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Credit cards for the unemployed

Getting a credit card with low or no income

 If you’re out of work and not earning you might think that you won’t be able to get a credit card. But that’s not always the case as our guide explains

By Tim Heming

Published: 14 June 2021

Person using a credit card

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Can I get a credit card with limited income and bad credit?

It’s still possible to get a credit card if you are unemployed and on a limited income – and even if you have a low credit rating.  

Lenders realise that unemployment is often temporary and that an individual’s financial circumstances are likely to change. But you probably won’t be able to get the best interest rates, such as the headline rates you’ll see advertised. There may also be a lower limit to the amount you can borrow on a card. 

Should I get a low-income credit card? 

This depends on how much you need a credit card. 

If it’s to help build your credit score because you’ve struggled with debt in the past or you haven’t built up a credit history, then a low-income credit card could be a good idea. 

Credit cards can help you be more flexible with your purchases and offer more financial protection on the goods and services you buy. But they only work well and don’t become costly if you can pay off the balance in full every month. Unless you can do this, the interest can start to build up and you could slip further into debt. 


  • Give you access to credit you previously didn’t have

  • Can help build your credit score meaning borrowing is easier in the future 

  • Provide financial protection on purchases


  • Less choice of credit cards available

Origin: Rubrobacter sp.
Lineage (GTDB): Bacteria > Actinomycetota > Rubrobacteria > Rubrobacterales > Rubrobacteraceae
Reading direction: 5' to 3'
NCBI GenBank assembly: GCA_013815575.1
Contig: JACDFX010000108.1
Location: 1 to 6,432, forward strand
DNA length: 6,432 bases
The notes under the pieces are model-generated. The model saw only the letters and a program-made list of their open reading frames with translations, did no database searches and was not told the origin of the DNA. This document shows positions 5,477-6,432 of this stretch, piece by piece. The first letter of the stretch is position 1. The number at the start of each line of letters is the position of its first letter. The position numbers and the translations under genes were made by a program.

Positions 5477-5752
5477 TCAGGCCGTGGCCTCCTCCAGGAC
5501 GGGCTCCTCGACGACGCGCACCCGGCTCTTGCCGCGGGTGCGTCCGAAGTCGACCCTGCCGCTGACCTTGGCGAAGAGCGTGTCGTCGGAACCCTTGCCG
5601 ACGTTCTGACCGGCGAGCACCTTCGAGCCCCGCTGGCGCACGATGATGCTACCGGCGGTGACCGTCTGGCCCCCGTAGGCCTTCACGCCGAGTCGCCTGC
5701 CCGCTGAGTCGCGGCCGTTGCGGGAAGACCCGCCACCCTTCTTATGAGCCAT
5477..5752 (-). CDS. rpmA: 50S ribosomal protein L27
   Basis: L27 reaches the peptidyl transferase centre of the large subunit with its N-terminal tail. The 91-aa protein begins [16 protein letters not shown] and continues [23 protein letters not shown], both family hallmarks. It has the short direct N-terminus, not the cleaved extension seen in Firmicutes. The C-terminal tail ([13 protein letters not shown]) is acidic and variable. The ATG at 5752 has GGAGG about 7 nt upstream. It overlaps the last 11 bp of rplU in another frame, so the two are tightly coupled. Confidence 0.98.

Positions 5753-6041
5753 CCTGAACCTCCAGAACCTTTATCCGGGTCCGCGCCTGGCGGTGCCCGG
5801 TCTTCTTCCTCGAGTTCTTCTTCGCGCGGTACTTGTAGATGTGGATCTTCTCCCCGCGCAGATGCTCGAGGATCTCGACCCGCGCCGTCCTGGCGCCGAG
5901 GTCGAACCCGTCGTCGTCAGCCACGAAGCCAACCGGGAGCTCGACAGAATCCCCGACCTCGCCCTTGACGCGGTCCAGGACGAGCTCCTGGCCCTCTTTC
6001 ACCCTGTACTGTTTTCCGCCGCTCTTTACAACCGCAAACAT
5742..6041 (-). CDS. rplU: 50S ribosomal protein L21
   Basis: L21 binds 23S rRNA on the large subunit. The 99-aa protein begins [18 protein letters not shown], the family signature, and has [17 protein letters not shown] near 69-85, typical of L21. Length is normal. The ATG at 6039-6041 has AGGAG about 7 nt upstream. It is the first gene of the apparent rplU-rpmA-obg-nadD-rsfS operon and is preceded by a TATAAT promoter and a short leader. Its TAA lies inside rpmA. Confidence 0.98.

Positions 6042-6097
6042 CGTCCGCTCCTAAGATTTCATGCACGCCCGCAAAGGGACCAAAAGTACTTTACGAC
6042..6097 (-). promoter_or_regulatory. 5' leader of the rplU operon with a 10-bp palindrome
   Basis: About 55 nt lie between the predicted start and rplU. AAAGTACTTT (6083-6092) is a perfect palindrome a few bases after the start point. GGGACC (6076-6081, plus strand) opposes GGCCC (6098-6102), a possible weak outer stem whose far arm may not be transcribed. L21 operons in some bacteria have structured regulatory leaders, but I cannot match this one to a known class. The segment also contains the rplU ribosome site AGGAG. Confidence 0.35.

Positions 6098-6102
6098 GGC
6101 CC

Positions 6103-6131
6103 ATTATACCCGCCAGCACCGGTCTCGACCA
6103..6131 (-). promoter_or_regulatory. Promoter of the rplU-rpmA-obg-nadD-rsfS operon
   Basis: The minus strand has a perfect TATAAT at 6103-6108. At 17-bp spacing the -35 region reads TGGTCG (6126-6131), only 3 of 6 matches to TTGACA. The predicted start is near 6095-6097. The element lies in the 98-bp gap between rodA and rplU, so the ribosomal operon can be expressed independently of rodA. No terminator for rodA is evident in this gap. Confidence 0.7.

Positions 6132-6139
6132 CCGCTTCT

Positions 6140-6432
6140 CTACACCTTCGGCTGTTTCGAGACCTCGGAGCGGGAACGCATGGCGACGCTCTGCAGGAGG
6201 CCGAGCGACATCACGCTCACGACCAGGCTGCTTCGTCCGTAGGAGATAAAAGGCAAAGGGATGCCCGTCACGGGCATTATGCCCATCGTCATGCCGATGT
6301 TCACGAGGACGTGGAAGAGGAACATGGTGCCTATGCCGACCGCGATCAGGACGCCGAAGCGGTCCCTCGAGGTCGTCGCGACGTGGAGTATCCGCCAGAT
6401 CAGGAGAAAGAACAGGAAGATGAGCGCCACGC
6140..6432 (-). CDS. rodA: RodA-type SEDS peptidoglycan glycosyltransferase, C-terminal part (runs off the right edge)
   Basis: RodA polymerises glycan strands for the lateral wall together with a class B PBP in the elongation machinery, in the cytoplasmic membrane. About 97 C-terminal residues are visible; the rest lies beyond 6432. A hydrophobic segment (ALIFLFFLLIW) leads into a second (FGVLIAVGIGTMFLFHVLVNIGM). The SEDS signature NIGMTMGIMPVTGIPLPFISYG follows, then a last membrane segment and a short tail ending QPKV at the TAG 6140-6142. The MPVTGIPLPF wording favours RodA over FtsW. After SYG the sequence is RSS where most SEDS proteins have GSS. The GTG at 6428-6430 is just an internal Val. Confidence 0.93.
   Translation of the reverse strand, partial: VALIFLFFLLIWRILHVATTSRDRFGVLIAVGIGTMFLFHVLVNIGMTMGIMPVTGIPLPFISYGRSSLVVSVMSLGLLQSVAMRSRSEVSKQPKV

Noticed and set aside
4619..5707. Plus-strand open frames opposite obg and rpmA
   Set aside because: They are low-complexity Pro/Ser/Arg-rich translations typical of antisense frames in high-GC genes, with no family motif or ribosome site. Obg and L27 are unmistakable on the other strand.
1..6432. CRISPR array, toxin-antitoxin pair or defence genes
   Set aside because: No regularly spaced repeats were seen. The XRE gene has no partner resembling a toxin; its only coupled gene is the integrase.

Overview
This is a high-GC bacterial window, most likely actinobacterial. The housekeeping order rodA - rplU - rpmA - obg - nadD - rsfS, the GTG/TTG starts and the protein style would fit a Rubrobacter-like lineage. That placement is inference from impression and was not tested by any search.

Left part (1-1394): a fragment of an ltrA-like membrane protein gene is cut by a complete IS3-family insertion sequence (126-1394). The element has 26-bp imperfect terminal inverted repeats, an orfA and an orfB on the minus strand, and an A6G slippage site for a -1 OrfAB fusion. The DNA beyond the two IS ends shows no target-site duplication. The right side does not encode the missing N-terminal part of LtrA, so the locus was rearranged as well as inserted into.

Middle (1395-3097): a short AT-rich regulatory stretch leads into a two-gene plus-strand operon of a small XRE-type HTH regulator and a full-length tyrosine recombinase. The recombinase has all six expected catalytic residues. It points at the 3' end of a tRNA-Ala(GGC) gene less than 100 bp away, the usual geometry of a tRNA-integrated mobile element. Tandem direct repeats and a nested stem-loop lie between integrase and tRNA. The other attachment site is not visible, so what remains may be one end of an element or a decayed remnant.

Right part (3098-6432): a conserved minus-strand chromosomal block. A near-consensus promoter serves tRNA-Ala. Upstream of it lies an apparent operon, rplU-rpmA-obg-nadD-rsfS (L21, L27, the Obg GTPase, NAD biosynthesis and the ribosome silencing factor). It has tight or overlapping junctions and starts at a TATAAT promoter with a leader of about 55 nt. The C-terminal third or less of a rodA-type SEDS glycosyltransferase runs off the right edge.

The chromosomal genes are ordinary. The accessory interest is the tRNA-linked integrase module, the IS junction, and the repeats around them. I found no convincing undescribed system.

• Interest rates tend to be higher than standard cards 

  • Credit limits tend to be lower

What are my alternatives to a credit card? 

A credit card shouldn’t be seen as a long-term borrowing solution. But they can be a useful way of managing your spending on a month-by-month basis.

If you need to borrow money longer term, you could look at a personalsecured or guarantor loan. There are also providers who specialise in loans for those with bad credit

But before you take out any credit you should be confident you have the means to pay it back. Otherwise you could risk slipping further into debt.

Charities such as National DebtlineStepChange  and Citizens Advice offer free, impartial debt advice to anyone struggling with financial problems, helping them to get back on their feet. 

Can I get a credit card if I am claiming benefits?

Yes, but you may not be offered the best APR and you’re likely to have a reduced borrowing limit. 

Some credit cards will have a minimum income requirement, which could rule you out if you’re claiming benefits.

Does being unemployed affect my credit score? 

Your employment status doesn’t show on your credit report and in itself doesn’t affect your credit score. But problems might arise if you borrow beyond your means and then struggle to make repayments. 

Late and missed payments quickly start to negatively affect your credit rating making it more difficult to be accepted for credit.  

What factors determine my eligibility for a credit card?

Lenders take a number of things into consideration when deciding whether to give someone a credit card: 

  • Age: You’ll usually need to be over 18 to qualify for a credit card 

  • Income: Most credit card providers will require you to be earning at least £7,500 a year 

  • Financial history: If you’ve been bankrupt or have a County Court Judgment (CCJ), it reduces the chances of being accepted for a credit card

  • Credit score: Lenders use your credit score to work out how likely you are to meet your repayments 

Compare credit cards

It’s quick and easy to compare credit cards with MoneySuperMarket.  

Just provide a few details about yourself and your financial situation and we’ll search the market to find credit cards tailored to your needs. 

You can compare offers by interest rate, rewards and your chances of being approved before making a final decision. We use a ‘soft search’ so looking for a new credit card won’t impact your credit score. 

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